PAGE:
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Nation’s Report Card shows APS near national average for big-city districts

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BROOKS: Pleased with district's ranking

BROOKS: Pleased with district’s ranking

The Nation’s Report Card on how well urban school districts are educating children finds that public schools in Albuquerque remain near the national average for big-city districts, with scores little changed from two years ago.

With the results of the 2013 Trial Urban District Assessment, the report card released Wednesday compares basic reading and math proficiency in Albuquerque Public Schools’ fourth- and eighth-graders with their peers in 20 other big-city school districts.

Superintendent Winston Brooks, in an interview this week, said there are good reasons for optimism:

  • This year, APS allowed far fewer exclusions from the tests for children who are just learning English and for special-needs students, which probably helped drive test results lower.
  • Albuquerque children, once again, outperformed their statewide peers, a finding that bucks the national trend in most other large districts involved in the TUDA study. In most cases, the urban districts scored lower than their states.
  • APS students “continue to hold our own or improve,” Brooks said, compared with children from many of the 20 other large districts measured in the TUDA study.

“I am pleased,” Brooks said, pointing to APS rankings among the districts, not the raw scores.

reportcardgfxThe National Assessment of Educational Progress administers the exams. Two months ago, NAEP published the Nation’s Report Card comparing the 50 states and the District of Columbia. For those scores, APS’ results were included in New Mexico’s, which came in near the bottom in all categories.

In the TUDA results comparing APS to other urban districts, the only backslide in ranking occurred in the eighth-grade math tests, in which Albuquerque students dropped from eighth place two years ago to ninth this year. The percentage of students at or above the NAEP’s “basic” rating also dropped one point, from 63 percent to 62 percent.

However, eighth-grade reading scores rose two percentage points, from 64 percent to 66 percent. The fourth-grade students who were tested in math also dropped one percentage point, but reading scores rose one point.

“Basic” as used in NAEP denotes partial mastery of prerequisite knowledge and skills that are fundamental for proficient work at each grade assessed.

The NAEP scores are higher than those posted by APS students on the statewide Standard-Based Assessment given annually. Those results were released last summer.

In addition to APS, participants in NAEP include such huge districts as New York City, Los Angeles, Houston, Miami-Dade, Chicago and Atlanta.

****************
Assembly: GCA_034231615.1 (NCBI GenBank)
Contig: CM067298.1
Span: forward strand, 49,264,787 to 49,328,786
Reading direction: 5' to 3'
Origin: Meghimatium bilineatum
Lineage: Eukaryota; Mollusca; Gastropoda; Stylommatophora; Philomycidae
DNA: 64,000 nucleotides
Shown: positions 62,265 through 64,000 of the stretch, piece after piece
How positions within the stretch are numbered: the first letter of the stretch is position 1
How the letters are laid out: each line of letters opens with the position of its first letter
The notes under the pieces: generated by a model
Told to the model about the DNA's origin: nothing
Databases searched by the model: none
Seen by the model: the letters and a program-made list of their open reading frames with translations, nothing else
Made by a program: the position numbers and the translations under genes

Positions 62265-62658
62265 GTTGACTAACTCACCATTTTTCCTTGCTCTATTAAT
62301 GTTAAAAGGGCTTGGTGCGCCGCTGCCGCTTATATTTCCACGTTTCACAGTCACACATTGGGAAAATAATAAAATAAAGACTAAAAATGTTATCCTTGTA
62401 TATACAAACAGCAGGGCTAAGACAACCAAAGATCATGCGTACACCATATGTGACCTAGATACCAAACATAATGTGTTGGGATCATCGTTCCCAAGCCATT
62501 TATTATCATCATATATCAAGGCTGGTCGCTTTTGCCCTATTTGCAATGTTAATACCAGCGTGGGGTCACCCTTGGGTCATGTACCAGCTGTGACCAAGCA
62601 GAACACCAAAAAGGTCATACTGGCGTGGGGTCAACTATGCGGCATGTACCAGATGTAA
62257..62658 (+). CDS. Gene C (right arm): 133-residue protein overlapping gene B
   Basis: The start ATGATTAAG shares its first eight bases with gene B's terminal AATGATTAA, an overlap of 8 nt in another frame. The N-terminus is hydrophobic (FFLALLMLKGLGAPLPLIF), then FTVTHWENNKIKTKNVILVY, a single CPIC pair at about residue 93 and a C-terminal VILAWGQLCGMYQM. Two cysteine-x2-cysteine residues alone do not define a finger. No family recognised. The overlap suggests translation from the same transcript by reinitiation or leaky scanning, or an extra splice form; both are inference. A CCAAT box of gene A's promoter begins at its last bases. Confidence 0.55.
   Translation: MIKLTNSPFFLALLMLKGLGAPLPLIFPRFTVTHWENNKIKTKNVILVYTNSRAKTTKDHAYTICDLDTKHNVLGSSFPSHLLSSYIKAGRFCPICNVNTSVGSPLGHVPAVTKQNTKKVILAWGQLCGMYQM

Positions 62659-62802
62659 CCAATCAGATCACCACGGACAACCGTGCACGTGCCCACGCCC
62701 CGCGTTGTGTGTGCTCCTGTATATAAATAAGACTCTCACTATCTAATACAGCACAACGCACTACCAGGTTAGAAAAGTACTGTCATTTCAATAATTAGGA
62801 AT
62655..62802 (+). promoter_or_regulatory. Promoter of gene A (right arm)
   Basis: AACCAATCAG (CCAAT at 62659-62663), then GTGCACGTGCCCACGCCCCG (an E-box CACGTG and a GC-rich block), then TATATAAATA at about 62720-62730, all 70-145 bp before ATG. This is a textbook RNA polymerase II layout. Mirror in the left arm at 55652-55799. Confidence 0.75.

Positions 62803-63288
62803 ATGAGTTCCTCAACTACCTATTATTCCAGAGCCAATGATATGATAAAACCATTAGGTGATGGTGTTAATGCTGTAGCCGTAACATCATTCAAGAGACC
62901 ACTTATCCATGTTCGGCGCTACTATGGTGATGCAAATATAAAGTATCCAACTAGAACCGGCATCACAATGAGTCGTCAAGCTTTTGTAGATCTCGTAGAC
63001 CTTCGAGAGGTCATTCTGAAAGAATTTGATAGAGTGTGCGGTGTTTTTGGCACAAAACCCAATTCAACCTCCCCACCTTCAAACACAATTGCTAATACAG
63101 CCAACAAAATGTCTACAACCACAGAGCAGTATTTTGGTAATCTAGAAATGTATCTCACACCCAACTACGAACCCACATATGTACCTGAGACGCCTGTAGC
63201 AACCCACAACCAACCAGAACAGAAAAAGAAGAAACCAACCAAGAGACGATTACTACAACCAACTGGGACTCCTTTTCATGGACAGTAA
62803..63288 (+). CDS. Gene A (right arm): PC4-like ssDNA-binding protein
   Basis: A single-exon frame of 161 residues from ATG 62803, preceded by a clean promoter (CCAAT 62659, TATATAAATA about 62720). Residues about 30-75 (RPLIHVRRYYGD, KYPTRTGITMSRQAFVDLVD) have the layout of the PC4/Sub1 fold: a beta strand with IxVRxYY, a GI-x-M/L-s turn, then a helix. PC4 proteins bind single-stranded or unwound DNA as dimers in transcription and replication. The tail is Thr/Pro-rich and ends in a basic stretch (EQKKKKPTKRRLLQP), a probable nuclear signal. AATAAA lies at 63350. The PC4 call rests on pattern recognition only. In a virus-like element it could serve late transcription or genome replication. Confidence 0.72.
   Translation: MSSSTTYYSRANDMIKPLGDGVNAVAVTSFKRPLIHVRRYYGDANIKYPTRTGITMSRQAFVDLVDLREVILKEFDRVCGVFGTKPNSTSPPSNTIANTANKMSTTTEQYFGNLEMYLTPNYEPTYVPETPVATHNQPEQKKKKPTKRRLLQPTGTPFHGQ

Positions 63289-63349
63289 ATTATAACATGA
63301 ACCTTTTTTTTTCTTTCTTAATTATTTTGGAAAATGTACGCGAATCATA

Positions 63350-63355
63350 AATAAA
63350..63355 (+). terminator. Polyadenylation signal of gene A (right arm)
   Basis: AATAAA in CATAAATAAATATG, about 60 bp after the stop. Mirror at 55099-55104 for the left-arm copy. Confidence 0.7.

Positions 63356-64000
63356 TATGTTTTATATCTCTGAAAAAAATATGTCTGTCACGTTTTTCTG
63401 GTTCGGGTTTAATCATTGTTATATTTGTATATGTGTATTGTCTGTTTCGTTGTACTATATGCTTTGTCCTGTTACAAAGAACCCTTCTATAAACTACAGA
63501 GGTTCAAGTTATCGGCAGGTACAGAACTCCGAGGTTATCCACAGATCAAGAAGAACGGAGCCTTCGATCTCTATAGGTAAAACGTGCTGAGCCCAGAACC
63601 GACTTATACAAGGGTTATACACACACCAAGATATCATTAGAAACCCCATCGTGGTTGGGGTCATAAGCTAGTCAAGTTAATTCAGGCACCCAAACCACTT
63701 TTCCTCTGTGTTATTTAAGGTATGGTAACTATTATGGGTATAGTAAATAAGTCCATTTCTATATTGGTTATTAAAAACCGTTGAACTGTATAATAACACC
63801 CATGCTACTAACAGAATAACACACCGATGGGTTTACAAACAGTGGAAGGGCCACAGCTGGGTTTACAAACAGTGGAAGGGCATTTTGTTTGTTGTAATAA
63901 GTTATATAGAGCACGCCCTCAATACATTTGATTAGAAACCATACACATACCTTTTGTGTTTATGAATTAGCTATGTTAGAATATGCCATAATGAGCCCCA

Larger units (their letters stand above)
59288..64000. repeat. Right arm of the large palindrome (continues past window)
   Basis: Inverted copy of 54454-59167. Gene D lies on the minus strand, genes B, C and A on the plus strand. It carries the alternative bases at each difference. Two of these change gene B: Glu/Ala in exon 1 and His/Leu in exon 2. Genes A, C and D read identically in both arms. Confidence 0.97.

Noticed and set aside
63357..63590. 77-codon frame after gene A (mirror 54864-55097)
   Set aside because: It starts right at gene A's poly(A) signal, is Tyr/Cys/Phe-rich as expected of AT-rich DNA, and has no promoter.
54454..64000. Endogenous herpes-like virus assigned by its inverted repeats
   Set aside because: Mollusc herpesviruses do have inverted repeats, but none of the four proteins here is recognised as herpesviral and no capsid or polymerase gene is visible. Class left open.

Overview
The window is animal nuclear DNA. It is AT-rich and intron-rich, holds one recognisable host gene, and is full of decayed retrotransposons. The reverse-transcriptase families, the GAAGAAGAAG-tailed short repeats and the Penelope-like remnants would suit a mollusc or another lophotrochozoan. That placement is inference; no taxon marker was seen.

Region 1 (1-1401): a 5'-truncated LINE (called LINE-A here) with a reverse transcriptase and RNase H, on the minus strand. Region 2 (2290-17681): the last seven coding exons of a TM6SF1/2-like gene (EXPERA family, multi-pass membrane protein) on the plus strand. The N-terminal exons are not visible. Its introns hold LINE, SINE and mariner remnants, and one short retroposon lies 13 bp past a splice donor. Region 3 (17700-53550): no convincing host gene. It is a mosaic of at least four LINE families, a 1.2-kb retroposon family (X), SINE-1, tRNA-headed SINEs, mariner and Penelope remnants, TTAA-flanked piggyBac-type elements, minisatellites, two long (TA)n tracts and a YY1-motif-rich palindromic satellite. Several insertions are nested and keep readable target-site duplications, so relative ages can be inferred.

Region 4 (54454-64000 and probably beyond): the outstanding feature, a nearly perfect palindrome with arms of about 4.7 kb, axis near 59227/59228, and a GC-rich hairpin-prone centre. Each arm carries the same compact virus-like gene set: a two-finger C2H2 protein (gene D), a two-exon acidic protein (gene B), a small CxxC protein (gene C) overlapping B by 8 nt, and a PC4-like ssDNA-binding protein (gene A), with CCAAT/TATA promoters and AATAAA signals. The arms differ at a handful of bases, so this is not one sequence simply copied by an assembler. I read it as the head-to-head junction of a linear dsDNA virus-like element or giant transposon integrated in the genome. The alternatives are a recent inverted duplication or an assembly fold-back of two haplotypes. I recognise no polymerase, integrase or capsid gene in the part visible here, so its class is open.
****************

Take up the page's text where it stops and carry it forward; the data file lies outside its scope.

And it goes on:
The assessments were administered from Jan. 28 to March 8, 2013, to fourth- and eighth-graders from schools that are selected to be representative of the district as a whole. About 3,000 students from each of the 21 school districts were selected for each grade and subject. In Albuquerque, roughly 1,600 fourth-graders and 1,300 eighth-graders took the tests.

Brooks said the TUDA reading tests were given only in English, not Spanish, while the math assessments were offered in both languages. Considering the higher-than-average percentage of Spanish-speaking students in Albuquerque, the results are another indication that children from the Duke City are doing well, he said.

Besides each other, the districts are measured against a composite of large cities and the national average. So-called “large cities” include public schools located in the urbanized areas of cities with populations of 250,000 or more. As such, “large city” is not synonymous with “inner city,” TUDA officials said.

APS is the 28th largest school district in the United States. Participation in TUDA is voluntary.

The study notes that participating school districts and large cities tend to have higher concentrations of African-American, Latino, low-income and English-language learners than the nation as a whole.

Two-thirds, or 67 percent, of Albuquerque’s public school students are Latino, compared to one-fourth or 25 percent nationwide, according to the study.

In 2011, the first year Albuquerque was a part of TUDA, the district chose to exclude an average of 5 percent – the maximum allowed – of its special-needs students and English-language learners from those tested. This year, APS exclusion rates were down considerably.

For example, in 2011, 7.3 percent of eighth-graders were excluded from the reading test. This year, APS cut that exclusion rate to 2 percent. Similarly, 5.2 percent of grade-four readers were excluded two years ago, compared with 0.7 percent this year.

The same applies to the math tests. In 2011, 2.8 percent of fourth-graders and 3.4 percent of eighth-graders were excluded. This year, the figures were down to 1.2 percent and 1.5 percent respectively.

If the exclusion rates had remained at 5 percent, Brooks said, the APS scores would likely have been significantly higher.

In the latest findings, APS was one of five districts that fared better than the home state. The latest findings for large school districts show that Albuquerque children have more in common with urban kids coast to coast, in cities as disparate as Boston, Detroit and San Diego.

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